This work may not be copied, distributed, displayed, published, reproduced, transmitted, modified, posted, sold, licensed, or used for commercial purposes. By downloading this file, you are agreeing to the publisher’s Terms & Conditions.

Letter to the Editor

Sleep-Related Hypomanic Symptoms as a Predictor of Bipolar Spectrum Disorders

Seyed Vahid Shariat, MD, and Amir Shabani, MD

Published: June 15, 2007

Article Abstract

Because this piece has no abstract, we have provided for your benefit the first 3 sentences of the full text.

Sir: Deciding whether to prescribe antidepressants for the depressed patients with bipolar spectrum disorders remains a challenge for clinicians. Two most-feared potential consequences of using antidepressants in patients with bipolar spectrum disorders are triggering a manic switch and/or generating a rapid cycling course of the disease.1 Experts have long tried to recognize the depressed patients who are at a greater risk for switching to mania; thus, several symptoms have been suggested as “soft signs” of bipolarity, including hypersomnia, psychomotor retardation, young age at onset of depression, family history of bipolar disorder, drug-induced hypomania, seasonality of the episodes, and diurnal variation of the symptoms.2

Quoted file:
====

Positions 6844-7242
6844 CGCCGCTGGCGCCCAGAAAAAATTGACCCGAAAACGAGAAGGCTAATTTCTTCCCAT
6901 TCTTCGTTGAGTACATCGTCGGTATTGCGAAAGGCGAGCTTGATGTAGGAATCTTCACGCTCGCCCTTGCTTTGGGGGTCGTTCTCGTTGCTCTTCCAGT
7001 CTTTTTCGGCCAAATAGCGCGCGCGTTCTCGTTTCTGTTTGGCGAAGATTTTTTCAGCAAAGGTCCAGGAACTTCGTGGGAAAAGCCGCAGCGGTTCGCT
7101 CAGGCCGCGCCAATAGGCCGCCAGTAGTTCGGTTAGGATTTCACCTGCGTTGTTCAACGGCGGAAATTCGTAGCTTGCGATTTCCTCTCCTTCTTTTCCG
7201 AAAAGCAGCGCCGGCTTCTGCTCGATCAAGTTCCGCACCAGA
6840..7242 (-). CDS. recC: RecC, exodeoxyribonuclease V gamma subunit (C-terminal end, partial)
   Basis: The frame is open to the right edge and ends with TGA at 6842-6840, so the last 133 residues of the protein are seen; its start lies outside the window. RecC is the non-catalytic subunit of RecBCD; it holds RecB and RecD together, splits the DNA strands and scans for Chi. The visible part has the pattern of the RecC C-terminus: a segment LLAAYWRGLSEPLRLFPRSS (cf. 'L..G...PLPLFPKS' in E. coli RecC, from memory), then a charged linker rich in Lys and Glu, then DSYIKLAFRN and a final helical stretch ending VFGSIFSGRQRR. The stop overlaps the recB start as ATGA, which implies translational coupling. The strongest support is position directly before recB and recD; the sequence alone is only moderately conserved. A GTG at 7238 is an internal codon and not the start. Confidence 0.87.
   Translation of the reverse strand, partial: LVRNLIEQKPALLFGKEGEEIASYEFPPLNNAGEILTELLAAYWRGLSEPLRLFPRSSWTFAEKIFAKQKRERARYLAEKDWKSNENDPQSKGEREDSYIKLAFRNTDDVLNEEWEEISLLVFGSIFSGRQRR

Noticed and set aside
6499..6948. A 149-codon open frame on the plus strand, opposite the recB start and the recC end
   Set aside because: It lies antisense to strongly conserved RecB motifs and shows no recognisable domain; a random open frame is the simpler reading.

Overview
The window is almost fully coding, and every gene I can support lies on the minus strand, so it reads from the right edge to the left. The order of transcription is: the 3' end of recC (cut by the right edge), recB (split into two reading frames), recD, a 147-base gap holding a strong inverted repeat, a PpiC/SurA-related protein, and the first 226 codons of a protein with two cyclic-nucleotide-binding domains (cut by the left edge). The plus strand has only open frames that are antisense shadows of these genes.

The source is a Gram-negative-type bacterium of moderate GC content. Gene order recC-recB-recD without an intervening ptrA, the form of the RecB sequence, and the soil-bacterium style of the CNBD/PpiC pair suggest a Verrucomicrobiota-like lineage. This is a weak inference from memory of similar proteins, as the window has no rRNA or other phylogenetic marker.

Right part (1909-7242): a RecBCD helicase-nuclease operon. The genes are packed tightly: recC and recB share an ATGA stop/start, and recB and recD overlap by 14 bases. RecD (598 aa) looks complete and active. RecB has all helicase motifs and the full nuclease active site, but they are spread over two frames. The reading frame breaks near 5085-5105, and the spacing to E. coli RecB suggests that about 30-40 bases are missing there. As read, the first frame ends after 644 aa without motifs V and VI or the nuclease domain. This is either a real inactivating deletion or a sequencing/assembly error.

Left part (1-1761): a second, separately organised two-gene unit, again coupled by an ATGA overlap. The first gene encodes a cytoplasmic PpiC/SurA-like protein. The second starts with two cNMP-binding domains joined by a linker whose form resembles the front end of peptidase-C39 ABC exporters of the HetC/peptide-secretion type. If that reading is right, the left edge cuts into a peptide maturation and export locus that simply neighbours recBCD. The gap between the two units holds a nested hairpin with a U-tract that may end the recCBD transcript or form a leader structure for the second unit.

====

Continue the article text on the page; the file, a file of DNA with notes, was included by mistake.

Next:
Some JCP and PCC articles are available in PDF format only. Please click the PDF link at the top of this page to access the full text.

Related Articles

Volume: 9

Quick Links: